The Salvation Army of Yellowknife will not be holding its annual community Thanksgiving dinner as per usual due to “internal decisions,” Jason Brinson, executive director and associate corps officer, stated this week in an email.

“In the past we have covered Thanksgiving dinner at the Salvation Army,” Brinson stated.

Daphne Rice, right, grabs a helping of turkey as Keara Nelson waits with a big spoonful of mashed potatoes at the Salvation Army Thanksgiving meal in Yellowknife in 2017.
NNSL file photo

“We have cancelled the community Thanksgiving Dinner for this year.  This occurred for a few reasons but it is our intention to resume next year.”

Brinson stated that the cancellation was not due to the Covid-19 pandemic and the church had not reached out to the Chief Public Health Officer about the event this year because it was “an internal decision.”

“It is our intention to resume the community meal next year,” he stated.

Every year the Salvation Army has been providing community service for food and shelter for those who need it most.

In recent years, the team at the Salvation Army has reported between 230 and 250 people attending the Thanksgiving dinners.

Jason Brinson, church leader of the Salvation Army of Yellowknife, left, with son Matt Brinson, right, stand with a van-load of purchased food hampers at the Yellowknife Co-op, in October 2018. The two were among 12 people helping with the church’s Thanksgiving Food Drive that year. The church had prepared 400 hampers Friday night with the hopes all could be sold by day’s end Saturday.
NNSL photo

The church also typically runs a food drive and prepares for sale about 400 food hampers for $25 each to provide meals for those in need.  That event was cancelled this year too.

Food packages purchased by the public are then given away to community members are then distributed over the rest of the year.

Brinson said there is always a need every year and the church continues keeping track of what is required.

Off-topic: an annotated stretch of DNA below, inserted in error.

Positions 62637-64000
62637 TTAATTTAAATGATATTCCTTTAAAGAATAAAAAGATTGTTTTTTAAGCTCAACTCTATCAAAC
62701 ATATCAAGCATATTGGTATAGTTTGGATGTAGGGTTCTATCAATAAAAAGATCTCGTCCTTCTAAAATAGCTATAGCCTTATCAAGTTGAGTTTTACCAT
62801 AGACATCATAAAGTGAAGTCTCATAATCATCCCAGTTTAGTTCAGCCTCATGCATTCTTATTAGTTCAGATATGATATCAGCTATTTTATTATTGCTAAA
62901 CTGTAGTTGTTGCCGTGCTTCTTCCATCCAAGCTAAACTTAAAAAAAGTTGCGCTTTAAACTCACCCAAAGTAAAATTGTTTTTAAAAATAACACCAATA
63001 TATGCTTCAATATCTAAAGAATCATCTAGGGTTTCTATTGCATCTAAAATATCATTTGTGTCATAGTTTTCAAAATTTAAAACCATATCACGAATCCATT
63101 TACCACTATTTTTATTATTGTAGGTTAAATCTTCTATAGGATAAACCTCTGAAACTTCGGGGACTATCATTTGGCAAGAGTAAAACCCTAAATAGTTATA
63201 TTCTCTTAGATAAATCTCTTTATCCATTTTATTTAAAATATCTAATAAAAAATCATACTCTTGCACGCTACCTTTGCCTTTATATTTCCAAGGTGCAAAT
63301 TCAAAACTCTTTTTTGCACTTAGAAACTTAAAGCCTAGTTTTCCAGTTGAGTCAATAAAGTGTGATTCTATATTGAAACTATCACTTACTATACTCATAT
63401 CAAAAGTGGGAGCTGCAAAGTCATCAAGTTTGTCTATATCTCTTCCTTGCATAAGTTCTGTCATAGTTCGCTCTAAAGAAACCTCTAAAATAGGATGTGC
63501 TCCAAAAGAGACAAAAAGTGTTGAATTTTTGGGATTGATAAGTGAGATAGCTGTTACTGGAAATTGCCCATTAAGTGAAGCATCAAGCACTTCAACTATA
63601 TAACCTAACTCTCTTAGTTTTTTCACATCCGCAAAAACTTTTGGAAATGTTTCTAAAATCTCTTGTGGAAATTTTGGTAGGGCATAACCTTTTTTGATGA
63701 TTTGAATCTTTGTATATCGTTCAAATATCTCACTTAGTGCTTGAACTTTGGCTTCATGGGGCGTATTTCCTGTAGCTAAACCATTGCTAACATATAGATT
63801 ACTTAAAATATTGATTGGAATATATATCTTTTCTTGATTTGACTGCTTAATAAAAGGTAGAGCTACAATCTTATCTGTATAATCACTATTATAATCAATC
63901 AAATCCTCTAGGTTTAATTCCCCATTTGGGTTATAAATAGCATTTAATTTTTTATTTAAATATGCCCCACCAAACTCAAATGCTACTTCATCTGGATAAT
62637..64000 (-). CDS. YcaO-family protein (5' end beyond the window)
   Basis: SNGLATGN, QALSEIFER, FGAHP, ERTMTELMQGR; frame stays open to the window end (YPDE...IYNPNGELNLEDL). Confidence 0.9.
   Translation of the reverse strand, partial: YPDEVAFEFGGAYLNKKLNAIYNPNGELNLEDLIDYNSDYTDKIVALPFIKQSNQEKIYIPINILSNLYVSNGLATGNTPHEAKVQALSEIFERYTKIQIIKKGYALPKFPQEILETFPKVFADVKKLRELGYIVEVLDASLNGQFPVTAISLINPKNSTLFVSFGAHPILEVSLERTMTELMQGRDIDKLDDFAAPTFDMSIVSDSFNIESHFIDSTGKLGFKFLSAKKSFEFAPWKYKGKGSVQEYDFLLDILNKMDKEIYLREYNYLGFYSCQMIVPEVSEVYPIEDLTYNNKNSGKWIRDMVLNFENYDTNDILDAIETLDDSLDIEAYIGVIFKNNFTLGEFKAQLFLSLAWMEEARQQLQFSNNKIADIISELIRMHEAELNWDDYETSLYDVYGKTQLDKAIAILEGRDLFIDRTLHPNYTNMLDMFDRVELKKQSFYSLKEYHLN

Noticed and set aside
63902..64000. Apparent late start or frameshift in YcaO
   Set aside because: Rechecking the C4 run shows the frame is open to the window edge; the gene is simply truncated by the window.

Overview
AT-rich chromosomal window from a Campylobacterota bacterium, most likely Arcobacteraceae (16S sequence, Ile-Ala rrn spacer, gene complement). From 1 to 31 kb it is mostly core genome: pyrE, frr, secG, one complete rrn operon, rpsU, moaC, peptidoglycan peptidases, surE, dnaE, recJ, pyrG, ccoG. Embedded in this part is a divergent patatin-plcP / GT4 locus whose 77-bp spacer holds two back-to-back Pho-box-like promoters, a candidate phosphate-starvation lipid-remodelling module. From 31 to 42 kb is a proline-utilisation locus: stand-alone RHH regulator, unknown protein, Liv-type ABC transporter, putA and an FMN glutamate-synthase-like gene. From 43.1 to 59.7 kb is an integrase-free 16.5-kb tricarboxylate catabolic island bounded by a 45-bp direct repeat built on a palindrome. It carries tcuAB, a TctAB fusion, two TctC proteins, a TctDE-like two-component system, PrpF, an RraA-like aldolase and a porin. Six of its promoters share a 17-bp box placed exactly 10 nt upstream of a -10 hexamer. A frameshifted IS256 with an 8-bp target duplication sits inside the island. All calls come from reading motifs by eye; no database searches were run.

“Our Community and Family Services is well prepared for any influx in those requiring services,” he said. “We continue to monitor the volume of people seeking food and other services in order to remain ahead of the need.  In recent days, we have been in contact with our community partners and others from outside of the territory, to ensure we have contingencies in place should the need arise.”

Shelter space 

Some of the work that the Salvation Army provides gained some attention over the summer as the GNWT has been trying to locate additional shelter space for the coming winter due to restricted space at the day shelter and sobering centre.

Over the summer, the Salvation Army discontinued providing extra space for temporary shelter in its church space. That temporary arrangement had been done to assist the Government of the Northwest Territories find space due to the day shelter and sobering centre restrictions.

“Our shelter operations are continuing per normal with Covid protocols and restrictions in place,” Brinson stated.

Up to August, the Salvation Army has provided a temporary shelter space this year to assist the day shelter and sobering centre.
NNSL file photo

“We have reduced the capacity in the main shelter area to allow for proper physical distancing but since the beginning of Covid, have used the church space as an overflow in the evenings when the main shelter reaches capacity.”

Brinson said additional concern remains for finding shelter space for people, particularly in the downtown area as the colder and darker months approach.

“I am concerned as to where people will go for sheltering when our facility and others are at capacity,” he stated.  “We are hoping that with some of the other places in operation now, that there won’t be a time where all sheltering locations are full with nowhere to send someone.”

Thrift store 

Brinson said the church is continues to do well in other areas, including its thrift store on Franklin Avenue.

In June the church announced that it was reopening the store and is currently promoting a donation box.

“Thrift store donations have continued to be strong,” Brinson stated.  “We are thankful to the community for their donations.  The thrift store diverts thousands of pounds from the landfill, but more importantly, offers great product and for a great bargain.”

Brinson added that retail sales are down and that the closure of the store due to the Covid-19 pandemic has hurt the church. The store is open five days a week, which is reduced from its typical six days, but the six-day shopping day could resume soon, Brinson said.


Simon Whitehouse

Simon Whitehouse came to Yellowknife to work with Northern News Services in 2011. He came from Prince Edward County, Ont., and obtained his journalism education at Algonquin College and the University...

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